The news media and advocates of the proposed Trans-Pacific Partnership (TPP) trade agreement have repeatedly described opponents of the deal as “protectionist” or opposed to trade itself.

For instance, after Donald Trump pressed Hillary Clinton to swear off passage of the deal, the New York Times reported that Trump was embracing “nationalistic anti-trade policies.” The Wall Street Journal said Trump expressed “protectionist views.” President Obama warned that you can’t withdraw “from trade deals” and focus “solely on your local market.”

But opposition to the TPP is not accurately described as opposition to all trade, or even to free trade.

In fact, the deal’s major impact would not come in the area of lowering tariffs, the most common trade barriers. The TPP is more focused on crafting regulatory regimes that benefit certain industries.

So the most consequential parts of the deal would actually undermine the free flow of goods and services by expanding some protectionist, anti-competitive policies sought by global corporations.

“We already have trade agreements with six of the 11 countries. Canada and Mexico — our two biggest trading partners — are in there. The tariffs are almost zero [with those countries] anyhow,” Dean Baker, an economist at the Center for Economic and Policy Research, told The Intercept. “What’s in the deal? Higher patent and copyright protection! That’s protectionism.”

The U.S. International Trade Commission’s own report on the agreement notes that “few tariffs remain between the United States and its existing [free trade agreement] partners,” which compose a majority of TPP countries.

It’s true that past trade deals such as the North American Free Trade Agreement (NAFTA) have dramatically lowered tariffs, freeing companies to move manufacturing jobs out of the country. And as a result, the very notion of trade agreements has left many Americans understandably skeptical.

Concerns that the TPP would lead to even more job losses “are real and I think that the political discussion is responding to those concerns from both parties,” Melinda St. Louis, director of international campaigns at Public Citizen, told The Intercept. But, she noted, “I do think that the trade aspects of the TPP are a small part of it. It’s only six of 30 chapters that have to do with trade and goods really at all. The rest of it is about setting global rules.”

One of the proposed TPP rules, for instance, involves the expansion of copyrights, which would impose anti-competitive costs on economies.

The agreement has been harshly criticized by humanitarian organizations like Doctors Without Borders, which deploys thousands of doctors overseas to offer medical care to those who cannot afford it, because it expands monopoly protections and patents for various pharmaceutical drugs.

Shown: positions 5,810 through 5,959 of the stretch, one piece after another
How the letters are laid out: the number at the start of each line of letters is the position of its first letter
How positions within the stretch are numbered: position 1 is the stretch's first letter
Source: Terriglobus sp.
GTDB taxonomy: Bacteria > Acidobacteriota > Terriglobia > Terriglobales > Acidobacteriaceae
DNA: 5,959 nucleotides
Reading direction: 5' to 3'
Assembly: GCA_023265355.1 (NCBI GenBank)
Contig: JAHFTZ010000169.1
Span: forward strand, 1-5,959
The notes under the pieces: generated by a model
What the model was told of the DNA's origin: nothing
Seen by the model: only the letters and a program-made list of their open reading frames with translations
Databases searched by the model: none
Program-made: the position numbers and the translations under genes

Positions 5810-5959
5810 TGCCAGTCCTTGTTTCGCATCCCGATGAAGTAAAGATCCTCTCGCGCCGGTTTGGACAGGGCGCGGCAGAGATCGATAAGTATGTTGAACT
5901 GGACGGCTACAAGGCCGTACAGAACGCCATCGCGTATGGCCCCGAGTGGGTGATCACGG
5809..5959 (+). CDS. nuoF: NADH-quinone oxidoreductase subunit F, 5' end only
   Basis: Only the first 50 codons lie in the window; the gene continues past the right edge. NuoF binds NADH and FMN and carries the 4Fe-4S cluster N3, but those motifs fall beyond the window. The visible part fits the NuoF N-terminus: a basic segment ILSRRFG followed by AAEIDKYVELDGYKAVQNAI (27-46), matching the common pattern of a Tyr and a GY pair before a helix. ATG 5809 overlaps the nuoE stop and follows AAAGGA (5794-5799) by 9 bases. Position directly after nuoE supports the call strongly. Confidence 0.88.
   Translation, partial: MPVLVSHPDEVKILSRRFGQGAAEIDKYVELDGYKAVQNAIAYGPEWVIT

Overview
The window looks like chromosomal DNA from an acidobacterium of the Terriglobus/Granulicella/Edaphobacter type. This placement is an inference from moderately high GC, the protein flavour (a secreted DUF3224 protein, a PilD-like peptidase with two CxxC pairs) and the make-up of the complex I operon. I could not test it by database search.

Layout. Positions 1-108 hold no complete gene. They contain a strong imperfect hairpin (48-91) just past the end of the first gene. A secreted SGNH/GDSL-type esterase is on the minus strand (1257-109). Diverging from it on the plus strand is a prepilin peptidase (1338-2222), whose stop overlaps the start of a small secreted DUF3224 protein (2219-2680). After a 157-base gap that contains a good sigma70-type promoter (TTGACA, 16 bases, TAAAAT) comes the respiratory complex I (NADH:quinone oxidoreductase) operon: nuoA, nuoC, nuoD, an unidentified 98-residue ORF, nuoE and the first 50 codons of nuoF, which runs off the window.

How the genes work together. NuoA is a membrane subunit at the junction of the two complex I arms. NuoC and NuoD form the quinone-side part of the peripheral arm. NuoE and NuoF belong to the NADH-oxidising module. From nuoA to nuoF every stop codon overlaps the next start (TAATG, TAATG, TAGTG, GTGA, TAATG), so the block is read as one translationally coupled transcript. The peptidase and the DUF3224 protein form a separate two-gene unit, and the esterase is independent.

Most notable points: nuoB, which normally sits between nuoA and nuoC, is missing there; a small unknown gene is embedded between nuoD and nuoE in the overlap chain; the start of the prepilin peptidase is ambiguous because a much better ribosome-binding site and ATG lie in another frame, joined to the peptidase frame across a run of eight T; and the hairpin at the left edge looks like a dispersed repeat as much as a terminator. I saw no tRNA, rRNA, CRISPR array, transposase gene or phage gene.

For instance, the agreement requires the countries involved to offer eight years of market exclusivity, or five years plus other mechanisms, to assure “comparable market outcome” for a class of pharmaceutical products called biologics. These cutting-edge, biologically manufactured drugs have been used to treat Crohn’s disease, arthritis, and other common ailments — and expanding market exclusivity means there is less room for competitors to produce lower-cost generic drugs to compete.

“We do not have a position on the TPP as a whole, we’re not anti-trade, we’re a humanitarian organization,” Judit Rius Sanjuan, a legal policy adviser for Doctors Without Borders explained. “Some of the provisions in the text will also make it much more difficult to have innovation, because they create patent monopolies for big pharmaceutical companies.”

The TPP also seeks to strengthen and extend monopoly patents for the entertainment industry.

In a victory lap early this year, Disney CEO Bob Iger wrote to company employees boasting about the role his company played in expanding the intellectual property provisions in the TPP, saying Disney was able to “advocate successfully for a strong IP chapter in the Trans-Pacific Partnership trade negotiations.”

Disney played a major role in lobbying for a 1998 law that extended copyrights for media creations.

Congress’s 1998 rule change was a boon to Disney, which was due to lose its Mickey Mouse copyright in 2003. Thanks to this law change, which opponents derided as the “Mickey Mouse Protection Act,” Mickey’s copyright was extended to 2023.

The TPP seeks to expand on that, establishing a global Mickey Mouse Protection regime. U.S. Trade Representative Michael Froman made a trip to Hollywood in May to remind a trade group that the TPP would require countries to lift their copyright terms to the 70-year standard in the United States. This would be an increase from 50 years, the current standard in many of the countries that are part of the negotiation.

Froman pointed to films such as Sound of Music and Dr. Zhivago, noting that these films are “1966 vintage, which without TPP will be off protection next year.”

Top photo: Cancer patients and survivors protested drug policy changes the TPP could bring in February outside the headquarters of the drug industry’s lobbying operation in Washington, D.C.